(Courage minus Fear) + (Conviction minus Intimidation) + (Action
minus Complacency) = Vigilance. It met that test with
flying colors last night.
Acting swiftly on evidence that the
French judge had allegedly agreed to "down mark" the
Canadians to allow the Russians to win, the IOC and International
Skating Union met and decided to air the impropriety of the
judge. Their decision was to award the Canadians a Gold Medal
in joint tenancy with the Russians.
Justice was swift and sweet.
While many criticize the decision to
award the medal, others lauded it as necessary to remove prejudice
in judging, and to set up firewalls to protect future athletes
from the political whims of judges whose human foibles can so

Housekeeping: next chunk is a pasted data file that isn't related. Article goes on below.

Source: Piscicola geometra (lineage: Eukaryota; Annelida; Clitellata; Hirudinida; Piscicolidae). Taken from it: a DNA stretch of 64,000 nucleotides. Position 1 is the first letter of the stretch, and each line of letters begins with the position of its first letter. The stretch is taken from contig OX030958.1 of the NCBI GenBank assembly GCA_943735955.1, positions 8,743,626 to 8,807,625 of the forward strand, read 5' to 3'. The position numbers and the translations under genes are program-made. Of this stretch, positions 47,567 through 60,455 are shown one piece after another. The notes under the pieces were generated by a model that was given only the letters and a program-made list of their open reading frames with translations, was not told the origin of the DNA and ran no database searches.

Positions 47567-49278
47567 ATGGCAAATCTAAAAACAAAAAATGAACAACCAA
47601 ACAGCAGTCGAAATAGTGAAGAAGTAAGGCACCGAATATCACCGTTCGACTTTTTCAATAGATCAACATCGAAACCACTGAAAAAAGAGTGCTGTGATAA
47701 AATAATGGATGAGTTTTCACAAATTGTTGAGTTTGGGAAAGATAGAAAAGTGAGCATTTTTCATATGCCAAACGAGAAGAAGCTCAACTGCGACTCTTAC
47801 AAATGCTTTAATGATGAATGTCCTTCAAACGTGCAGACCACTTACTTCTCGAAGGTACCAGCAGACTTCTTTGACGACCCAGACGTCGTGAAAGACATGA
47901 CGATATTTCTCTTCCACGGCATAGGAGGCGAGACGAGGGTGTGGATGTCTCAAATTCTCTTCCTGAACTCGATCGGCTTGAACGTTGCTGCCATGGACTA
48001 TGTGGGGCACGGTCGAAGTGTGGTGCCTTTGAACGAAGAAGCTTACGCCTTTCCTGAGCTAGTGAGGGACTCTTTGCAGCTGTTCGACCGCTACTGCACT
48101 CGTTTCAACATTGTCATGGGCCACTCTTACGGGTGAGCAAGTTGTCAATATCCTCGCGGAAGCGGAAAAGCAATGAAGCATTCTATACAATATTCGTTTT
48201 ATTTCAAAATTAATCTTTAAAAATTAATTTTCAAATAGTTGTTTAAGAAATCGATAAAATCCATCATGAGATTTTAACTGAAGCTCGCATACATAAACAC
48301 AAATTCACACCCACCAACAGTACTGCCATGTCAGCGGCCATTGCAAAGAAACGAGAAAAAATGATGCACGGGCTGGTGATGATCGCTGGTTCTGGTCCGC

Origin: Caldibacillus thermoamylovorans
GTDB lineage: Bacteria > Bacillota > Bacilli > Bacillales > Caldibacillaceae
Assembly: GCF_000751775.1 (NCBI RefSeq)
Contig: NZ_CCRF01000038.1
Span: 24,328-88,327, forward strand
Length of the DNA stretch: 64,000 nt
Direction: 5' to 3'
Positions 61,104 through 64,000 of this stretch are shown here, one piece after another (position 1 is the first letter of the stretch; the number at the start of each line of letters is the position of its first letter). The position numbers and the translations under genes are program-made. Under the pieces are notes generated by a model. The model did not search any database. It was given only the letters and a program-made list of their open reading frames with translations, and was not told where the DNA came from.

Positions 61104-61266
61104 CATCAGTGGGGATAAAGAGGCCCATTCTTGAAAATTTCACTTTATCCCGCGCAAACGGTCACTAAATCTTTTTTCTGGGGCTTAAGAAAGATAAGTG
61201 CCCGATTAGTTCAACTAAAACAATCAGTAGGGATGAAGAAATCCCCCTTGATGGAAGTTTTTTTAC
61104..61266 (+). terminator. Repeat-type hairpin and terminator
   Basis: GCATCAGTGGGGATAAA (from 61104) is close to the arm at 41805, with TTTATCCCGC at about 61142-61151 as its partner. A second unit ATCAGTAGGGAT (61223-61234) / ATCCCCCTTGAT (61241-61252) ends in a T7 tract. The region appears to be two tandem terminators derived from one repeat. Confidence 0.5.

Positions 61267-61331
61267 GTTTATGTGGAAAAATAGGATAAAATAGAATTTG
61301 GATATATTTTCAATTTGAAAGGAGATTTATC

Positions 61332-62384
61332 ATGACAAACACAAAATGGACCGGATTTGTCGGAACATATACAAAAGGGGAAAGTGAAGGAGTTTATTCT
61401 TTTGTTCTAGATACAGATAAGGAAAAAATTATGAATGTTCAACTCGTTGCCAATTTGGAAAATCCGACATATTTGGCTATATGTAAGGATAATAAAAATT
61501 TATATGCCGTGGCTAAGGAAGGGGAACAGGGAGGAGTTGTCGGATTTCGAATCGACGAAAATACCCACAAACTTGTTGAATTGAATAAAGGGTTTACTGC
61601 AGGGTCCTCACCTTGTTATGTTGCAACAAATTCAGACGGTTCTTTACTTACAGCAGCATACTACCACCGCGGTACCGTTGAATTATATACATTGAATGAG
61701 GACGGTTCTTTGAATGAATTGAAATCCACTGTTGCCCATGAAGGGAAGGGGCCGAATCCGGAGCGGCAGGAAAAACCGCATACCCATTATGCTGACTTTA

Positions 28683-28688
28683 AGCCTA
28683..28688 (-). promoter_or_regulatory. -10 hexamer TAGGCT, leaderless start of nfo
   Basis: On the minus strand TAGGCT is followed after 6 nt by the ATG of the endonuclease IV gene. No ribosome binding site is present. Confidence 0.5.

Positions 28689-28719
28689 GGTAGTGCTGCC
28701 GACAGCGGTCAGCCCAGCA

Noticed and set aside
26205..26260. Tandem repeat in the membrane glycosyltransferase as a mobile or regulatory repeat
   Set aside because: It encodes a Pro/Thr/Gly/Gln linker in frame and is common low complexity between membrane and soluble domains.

easily impair true judgment of an athlete's skills.
The choice to admit its fault
on the spot versus sweeping it under the rug was not an
easy one. It stirred the Olympic judging pot, bringing
to the to the surface the controversy of "how deep was
the collusion" between judges? How many countries
were involved? How long has this "trading of
votes" of one country in favor of another been going on?
Does this indictment invalidate all the Gold Medals given in
the past? Does it destroy the veracity of the judging
questions resulted in one answer-- "the need to change."
The IOC's decision ran a javelin deep into the heart of Olympic
Complacency about how athletes are judged. It threw the
spotlight on Vigilance.
Vigilance is all about facing
Complacency. Vigilance isn't about being right, it's about
"doing what's right to protect against the wrong."
It's the Boy Scout's Motto: "Be Prepared!"